Accomplishing the Extraordinary

Achieve (from Dictionary.com)
Part of Speech:verb
Definition:bring to successful conclusion; reach a goal


accomplish, acquireactualize, attain, bring about, bring off, bring to pass, cap, carry out, carry through, close, complete, conclude, consummate, deliver, discharge, dispatch, do,earn, earn wings, effect, effectuate, enact, end, execute, finish, follow through, fulfill, gain, get, get done, manage, negotiateobtain, perfect, perform, procure, produce, rack up, reach, realize, resolve, score, seal, see through, settle, signsolve, win, wind up, work out


fail, losemiss

I have a bit of trouble finishing things. This has been a recurring theme throughout my life. I am an excellent and highly experienced starter however. I've started hundreds, if not thousands of endeavors throughout my life, most of them like gangbusters. I always look good starting. I invoke good feelings in those around me. I inspire, I encourage, I lead by example. I work hard, I work smart, and I make plans like the best and brightest. But something always happens along the way. I fizzle. I loose my gumption. But most of the time I find I just plain quit. I don't know why this happens, it just does. I'll call it a character flaw for lack of a better explanation. It's a source of endless consternation for all who know and love me. I fail brilliantly! Most of my life I've been the master of the "Epic Fail."

Of course, there's always an excuse. Something happens or doesn't happen, gets in the way, or my favorite "it just wasn't meant to be." I even got a tattoo to represent this on-going theme in my life. I have a brilliantly designed traditional Japanese back-piece. It's a Dragon (to represent the ever-present destructive force) and a Phoenix (to represent the ability to rise from the ashes stronger and more beautiful then before), and of course, it's unfinished. Oh, I have the outline (6 hours) and 12 hours of shading done, yet I have at least 36 more hours of work to be done on it. I've just had one reason after another to not go and sit for more work in the past 3 years (money, time, circumstances).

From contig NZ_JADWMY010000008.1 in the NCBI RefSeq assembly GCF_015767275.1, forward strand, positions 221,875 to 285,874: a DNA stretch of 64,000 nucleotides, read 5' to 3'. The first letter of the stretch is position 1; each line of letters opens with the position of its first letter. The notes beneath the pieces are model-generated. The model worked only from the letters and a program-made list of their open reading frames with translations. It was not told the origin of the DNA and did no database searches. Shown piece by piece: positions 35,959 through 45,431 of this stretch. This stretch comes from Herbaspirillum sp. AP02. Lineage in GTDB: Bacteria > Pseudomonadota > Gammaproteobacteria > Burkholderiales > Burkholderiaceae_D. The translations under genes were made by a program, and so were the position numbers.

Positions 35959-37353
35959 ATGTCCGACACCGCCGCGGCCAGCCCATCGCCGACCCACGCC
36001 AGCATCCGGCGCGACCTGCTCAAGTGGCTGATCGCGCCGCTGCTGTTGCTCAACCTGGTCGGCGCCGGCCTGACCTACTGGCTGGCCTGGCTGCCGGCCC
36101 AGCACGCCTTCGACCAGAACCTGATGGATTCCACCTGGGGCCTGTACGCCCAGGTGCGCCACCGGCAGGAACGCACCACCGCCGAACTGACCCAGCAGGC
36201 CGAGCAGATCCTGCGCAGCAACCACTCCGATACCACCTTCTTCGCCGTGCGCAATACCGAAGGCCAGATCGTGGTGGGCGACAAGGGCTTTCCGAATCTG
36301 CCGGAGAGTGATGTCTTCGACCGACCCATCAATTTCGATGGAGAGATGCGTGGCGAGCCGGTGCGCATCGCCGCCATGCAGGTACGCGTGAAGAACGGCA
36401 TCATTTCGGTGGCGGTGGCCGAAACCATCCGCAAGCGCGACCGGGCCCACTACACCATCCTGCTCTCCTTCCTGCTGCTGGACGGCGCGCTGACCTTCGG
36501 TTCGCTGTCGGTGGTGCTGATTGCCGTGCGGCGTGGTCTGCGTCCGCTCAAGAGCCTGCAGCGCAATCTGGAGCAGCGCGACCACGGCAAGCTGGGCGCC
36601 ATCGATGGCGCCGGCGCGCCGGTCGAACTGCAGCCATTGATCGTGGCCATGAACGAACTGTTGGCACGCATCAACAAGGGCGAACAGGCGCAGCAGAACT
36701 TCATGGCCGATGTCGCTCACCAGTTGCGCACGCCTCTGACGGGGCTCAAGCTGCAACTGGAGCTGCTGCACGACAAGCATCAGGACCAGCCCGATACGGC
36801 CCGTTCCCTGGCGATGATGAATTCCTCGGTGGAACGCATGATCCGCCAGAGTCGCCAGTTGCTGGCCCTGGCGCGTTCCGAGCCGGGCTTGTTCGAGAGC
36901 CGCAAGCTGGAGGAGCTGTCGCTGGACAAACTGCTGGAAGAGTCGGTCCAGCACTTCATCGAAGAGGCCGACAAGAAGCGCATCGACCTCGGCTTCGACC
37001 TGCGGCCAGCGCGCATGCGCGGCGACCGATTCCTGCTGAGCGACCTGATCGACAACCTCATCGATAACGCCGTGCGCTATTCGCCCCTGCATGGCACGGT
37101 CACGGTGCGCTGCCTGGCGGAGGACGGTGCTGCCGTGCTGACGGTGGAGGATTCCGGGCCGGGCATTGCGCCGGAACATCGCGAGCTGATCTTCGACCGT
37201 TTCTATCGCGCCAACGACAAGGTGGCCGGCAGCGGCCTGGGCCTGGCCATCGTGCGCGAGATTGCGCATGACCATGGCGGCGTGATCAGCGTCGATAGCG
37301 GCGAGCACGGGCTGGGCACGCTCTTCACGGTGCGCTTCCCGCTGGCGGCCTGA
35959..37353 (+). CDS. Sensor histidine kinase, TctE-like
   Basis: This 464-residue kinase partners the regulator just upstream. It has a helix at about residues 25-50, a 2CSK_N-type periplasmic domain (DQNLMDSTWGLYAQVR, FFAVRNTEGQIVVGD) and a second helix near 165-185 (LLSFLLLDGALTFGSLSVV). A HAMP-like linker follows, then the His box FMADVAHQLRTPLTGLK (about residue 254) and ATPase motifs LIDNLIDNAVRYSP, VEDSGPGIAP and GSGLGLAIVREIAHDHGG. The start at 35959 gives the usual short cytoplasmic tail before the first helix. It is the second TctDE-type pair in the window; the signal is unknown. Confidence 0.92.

Don't get me wrong, I'm not saying that I fail at everything, or that I don't finish anything. In fact there are several things in my life (my current marriage, fatherhood, paramedic school, the fire academy) that I've accomplished, even succeeded, and continue to excel at. It's just that the failures and incomplete endeavors are the ones that stick with me because they are often the most lingering, painful, or biggest learning experiences. My friend Tracey just put-up a quote from Ralph Waldo Emerson on her facebook page that I think is appropriate here: "Our greatest glory is not in never failing, but in rising up every time we fail." When I started out on this quest, this is what it was about. It was about me, proving to myself that I could accomplish something huge, something that I never thought in a million years I would be physically able to do. Somewhere along the line I realized that all of the biggest things that I had accomplished in my life, I did so because I was able to make them about something more than myself.